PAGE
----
Song of Barbed Wire



    I’ve heard the red deer of Eastern Europe
    climb with their fawns up rocky hills
    to graze on poor patches of grass
    rather than go down to green valleys
    that once were cut off by barbed wire,
    ’round national borders and death camps.
    They respect, fear, remember
    the razor wire no longer there.

    I believe in fables:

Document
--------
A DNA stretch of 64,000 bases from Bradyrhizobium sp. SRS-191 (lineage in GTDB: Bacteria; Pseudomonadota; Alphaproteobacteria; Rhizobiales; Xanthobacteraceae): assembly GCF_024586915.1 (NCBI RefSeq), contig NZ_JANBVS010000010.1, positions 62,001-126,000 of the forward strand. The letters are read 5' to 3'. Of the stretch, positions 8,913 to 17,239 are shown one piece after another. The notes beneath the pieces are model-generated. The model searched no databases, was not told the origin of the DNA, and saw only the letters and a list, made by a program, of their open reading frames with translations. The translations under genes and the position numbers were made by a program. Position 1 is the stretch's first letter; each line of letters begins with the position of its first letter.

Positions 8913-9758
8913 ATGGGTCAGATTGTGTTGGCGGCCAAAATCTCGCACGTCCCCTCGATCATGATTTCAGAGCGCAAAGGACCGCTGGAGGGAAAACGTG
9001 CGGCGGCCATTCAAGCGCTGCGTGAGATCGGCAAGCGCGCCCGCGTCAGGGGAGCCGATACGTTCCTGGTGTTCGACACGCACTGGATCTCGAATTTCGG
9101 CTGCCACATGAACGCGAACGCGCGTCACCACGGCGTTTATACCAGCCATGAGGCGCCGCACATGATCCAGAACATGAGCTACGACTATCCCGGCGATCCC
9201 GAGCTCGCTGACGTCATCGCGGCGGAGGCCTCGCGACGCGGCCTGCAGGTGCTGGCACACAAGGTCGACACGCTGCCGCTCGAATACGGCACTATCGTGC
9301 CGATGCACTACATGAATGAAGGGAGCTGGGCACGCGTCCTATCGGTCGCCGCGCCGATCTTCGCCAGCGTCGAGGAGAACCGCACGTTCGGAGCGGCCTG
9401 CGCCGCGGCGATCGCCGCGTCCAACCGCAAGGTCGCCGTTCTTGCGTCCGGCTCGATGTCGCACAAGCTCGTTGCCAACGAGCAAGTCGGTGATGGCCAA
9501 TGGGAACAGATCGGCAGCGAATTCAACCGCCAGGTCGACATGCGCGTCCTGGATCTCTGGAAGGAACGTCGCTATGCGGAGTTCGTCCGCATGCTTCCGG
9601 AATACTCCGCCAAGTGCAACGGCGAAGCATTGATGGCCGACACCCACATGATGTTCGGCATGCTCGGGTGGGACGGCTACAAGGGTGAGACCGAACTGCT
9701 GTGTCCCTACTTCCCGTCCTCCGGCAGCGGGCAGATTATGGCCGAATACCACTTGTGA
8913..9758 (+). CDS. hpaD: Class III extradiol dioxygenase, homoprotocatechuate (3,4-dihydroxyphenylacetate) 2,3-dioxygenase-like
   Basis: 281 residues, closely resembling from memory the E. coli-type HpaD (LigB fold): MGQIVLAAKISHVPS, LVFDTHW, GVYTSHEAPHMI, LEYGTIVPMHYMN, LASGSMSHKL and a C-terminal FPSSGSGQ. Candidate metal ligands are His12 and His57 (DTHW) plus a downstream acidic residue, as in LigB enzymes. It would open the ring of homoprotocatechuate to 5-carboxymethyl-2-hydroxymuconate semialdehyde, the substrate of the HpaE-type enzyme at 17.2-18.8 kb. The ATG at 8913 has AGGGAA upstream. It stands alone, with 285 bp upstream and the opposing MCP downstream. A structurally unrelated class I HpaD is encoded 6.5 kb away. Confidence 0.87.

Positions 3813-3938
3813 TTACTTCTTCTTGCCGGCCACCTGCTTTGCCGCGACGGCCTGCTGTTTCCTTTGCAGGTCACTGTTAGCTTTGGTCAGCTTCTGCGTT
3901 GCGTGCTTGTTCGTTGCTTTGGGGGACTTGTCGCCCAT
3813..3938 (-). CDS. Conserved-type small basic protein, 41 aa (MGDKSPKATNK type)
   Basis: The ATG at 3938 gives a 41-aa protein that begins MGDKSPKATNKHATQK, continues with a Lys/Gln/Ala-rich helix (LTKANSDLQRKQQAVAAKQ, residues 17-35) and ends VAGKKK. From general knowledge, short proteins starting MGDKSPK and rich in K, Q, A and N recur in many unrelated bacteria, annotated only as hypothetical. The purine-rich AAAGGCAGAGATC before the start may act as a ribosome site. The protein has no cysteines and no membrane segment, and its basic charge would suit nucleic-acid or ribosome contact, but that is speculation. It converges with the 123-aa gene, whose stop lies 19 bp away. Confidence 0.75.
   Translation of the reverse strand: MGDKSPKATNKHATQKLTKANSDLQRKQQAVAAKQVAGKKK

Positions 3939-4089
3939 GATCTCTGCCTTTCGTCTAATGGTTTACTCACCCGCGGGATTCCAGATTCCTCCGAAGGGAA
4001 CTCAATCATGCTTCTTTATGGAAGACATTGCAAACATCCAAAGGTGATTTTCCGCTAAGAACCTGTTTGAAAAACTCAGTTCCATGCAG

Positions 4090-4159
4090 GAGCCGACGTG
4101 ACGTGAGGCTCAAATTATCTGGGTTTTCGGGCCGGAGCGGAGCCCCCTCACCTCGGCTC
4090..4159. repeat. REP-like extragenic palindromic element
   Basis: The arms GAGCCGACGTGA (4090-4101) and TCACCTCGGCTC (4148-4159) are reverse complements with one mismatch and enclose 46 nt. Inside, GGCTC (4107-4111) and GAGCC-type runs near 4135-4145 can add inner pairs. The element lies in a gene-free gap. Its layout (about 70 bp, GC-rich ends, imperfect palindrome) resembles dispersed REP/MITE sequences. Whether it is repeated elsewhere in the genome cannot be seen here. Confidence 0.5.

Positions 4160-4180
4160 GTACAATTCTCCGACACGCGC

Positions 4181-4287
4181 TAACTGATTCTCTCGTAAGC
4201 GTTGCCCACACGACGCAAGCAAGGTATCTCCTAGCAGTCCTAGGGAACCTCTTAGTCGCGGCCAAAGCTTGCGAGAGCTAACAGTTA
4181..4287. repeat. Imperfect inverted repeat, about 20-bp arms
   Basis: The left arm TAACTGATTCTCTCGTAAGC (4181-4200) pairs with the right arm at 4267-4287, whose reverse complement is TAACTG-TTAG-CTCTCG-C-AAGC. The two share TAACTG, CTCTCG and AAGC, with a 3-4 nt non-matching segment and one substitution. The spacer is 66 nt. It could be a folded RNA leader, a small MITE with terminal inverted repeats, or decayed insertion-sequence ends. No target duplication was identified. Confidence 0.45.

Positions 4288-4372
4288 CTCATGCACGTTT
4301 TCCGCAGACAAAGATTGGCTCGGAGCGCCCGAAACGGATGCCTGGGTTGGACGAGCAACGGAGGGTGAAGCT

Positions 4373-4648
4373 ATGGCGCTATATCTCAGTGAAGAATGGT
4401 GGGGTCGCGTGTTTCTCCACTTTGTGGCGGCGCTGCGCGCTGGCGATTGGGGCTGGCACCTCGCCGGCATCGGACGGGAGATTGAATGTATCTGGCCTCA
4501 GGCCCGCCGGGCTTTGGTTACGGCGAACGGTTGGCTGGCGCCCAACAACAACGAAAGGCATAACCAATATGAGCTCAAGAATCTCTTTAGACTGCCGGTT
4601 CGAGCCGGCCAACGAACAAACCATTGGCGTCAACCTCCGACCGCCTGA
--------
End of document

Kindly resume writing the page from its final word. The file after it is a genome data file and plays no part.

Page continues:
thou-shalt-nots passed on by deer-talk,
    that has the sound of our long wet kisses –
    buck to doe to fawn, nose to nose. I hear
    commandments sent by antlers scraping trees,
    received like the colour of eyes.

    Nazi and Stalinist barbed wire words
    send me up a hill to graze.
    I know my red deer-like progenitors
    taught me before I was born to suck,
    to be afraid of fire.
    When I try to kiss my way into green valleys
    I am afraid to move beyond the human,
    I am not naked, wrapped in barbed razor wire.
    There is an original blessing.